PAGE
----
Our workplaces and society are growing more diverse, but are we supporting inclusive cultures? While overt racism, sexism, ableism, and other forms of discrimination are relatively easy to spot, we cannot neglect the subtler everyday actions that normalize exclusion. Many have heard the term microaggression, but not everyone fully understands what they are or how to recognize them and stop them from happening.
Tiffany Jana and Michael Baran offer a clearer, more accessible term, subtle acts of exclusion, or SAEs, to emphasize the purpose and effects of these actions. After all, people generally aren't trying to be aggressive--usually they're trying to say something nice, learn more about a person, be funny, or build closeness. But whether in the form of exaggerated stereotypes, backhanded compliments, unfounded assumptions, or objectification, SAE are damaging to our coworkers, friends, and acquaintances.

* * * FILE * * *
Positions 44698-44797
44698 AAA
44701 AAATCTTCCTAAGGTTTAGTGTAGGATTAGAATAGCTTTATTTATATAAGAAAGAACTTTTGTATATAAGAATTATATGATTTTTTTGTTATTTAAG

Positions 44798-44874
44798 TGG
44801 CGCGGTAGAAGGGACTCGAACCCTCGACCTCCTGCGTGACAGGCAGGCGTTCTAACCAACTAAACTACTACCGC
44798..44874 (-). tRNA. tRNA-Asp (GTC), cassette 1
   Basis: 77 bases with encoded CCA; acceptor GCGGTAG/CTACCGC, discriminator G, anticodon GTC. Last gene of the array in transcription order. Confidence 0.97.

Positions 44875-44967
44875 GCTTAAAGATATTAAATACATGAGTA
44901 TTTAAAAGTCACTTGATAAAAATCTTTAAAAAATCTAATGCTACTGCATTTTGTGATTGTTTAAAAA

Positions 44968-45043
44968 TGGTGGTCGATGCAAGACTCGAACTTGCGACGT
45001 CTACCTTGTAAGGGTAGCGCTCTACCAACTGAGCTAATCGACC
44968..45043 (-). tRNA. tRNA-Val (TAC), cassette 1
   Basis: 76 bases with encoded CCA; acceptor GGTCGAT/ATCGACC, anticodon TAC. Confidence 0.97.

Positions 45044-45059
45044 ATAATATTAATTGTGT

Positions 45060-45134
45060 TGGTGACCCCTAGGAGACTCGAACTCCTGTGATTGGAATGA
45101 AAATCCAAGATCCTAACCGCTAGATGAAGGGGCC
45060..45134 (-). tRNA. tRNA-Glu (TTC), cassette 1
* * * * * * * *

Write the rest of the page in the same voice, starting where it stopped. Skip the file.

Jana and Baran give simple and clear tools to identify and address such acts, offering scripts and action plans for everybody involved. Knowing how to have these conversations in an open-minded, honest way will help us build trust and create stronger workplaces and healthier, happier people and communities.
|Product dimensions:||5.40(w) x 8.40(h) x 0.60(d)|
About the Author
Table of Contents
Introduction: Changing Minds and Behavior 1
1 There's Nothing Micro about It 13
2 Personal Pre-Work: Beyond Inactive Bystanders 27
3 Interpersonal Action: SAE Accountability 43
4 Institutional Action: Embedding SAE Accountability 57
5 Gender and Sexuality SAE 73
6 Race and Ethnicity SAE 91
7 Ability SAE 113
8 Religion SAE 127
9 Age and Generation SAE 139
10 Intentional Acts of Inclusion 153
About the Authors 179
About the TMI Portfolio of Companies 183
About inQUEST Consulting 185